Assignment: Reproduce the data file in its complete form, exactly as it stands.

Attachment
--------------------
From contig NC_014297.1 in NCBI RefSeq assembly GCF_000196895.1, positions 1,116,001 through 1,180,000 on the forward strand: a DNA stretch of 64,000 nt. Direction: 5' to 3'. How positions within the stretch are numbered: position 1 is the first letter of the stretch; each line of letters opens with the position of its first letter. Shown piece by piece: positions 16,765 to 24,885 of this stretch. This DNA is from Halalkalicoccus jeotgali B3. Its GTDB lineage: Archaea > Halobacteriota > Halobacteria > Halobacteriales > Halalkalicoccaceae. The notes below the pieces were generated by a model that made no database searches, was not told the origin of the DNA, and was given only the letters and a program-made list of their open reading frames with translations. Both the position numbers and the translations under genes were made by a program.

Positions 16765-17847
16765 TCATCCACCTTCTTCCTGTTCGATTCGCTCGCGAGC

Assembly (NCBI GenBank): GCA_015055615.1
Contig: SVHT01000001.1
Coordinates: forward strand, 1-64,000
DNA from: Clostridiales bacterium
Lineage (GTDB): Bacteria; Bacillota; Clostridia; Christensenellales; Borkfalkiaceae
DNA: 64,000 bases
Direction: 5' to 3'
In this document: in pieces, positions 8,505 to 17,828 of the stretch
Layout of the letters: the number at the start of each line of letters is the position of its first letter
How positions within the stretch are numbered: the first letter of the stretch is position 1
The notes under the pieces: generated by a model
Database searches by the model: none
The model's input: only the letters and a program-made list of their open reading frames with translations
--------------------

From contig NC_014297.1 in NCBI RefSeq assembly GCF_000196895.1, positions 1,116,001 through 1,180,000 on the forward strand: a DNA stretch of 64,000 nt. Direction: 5' to 3'. How positions within the stretch are numbered: position 1 is the first letter of the stretch; each line of letters opens with the position of its first letter. Shown piece by piece: positions 16,765 to 24,885 of this stretch. This DNA is from Halalkalicoccus jeotgali B3. Its GTDB lineage: Archaea > Halobacteriota > Halobacteria > Halobacteriales > Halalkalicoccaceae. The notes below the pieces were generated by a model that made no database searches, was not told the origin of the DNA, and was given only the letters and a program-made list of their open reading frames with translations. Both the position numbers and the translations under genes were made by a program.

Positions 16765-17847
16765 TCATCCACCTTCTTCCTGTTCGATTCGCTCGCGAGC

Assembly (NCBI GenBank): GCA_015055615.1
Contig: SVHT01000001.1
Coordinates: forward strand, 1-64,000
DNA from: Clostridiales bacterium
Lineage (GTDB): Bacteria; Bacillota; Clostridia; Christensenellales; Borkfalkiaceae
DNA: 64,000 bases
Direction: 5' to 3'
In this document: in pieces, positions 8,505 to 17,828 of the stretch
Layout of the letters: the number at the start of each line of letters is the position of its first letter
How positions within the stretch are numbered: the first letter of the stretch is position 1
The notes under the pieces: generated by a model
Database searches by the model: none
The model's input: only the letters and a program-made list of their open reading frames with translations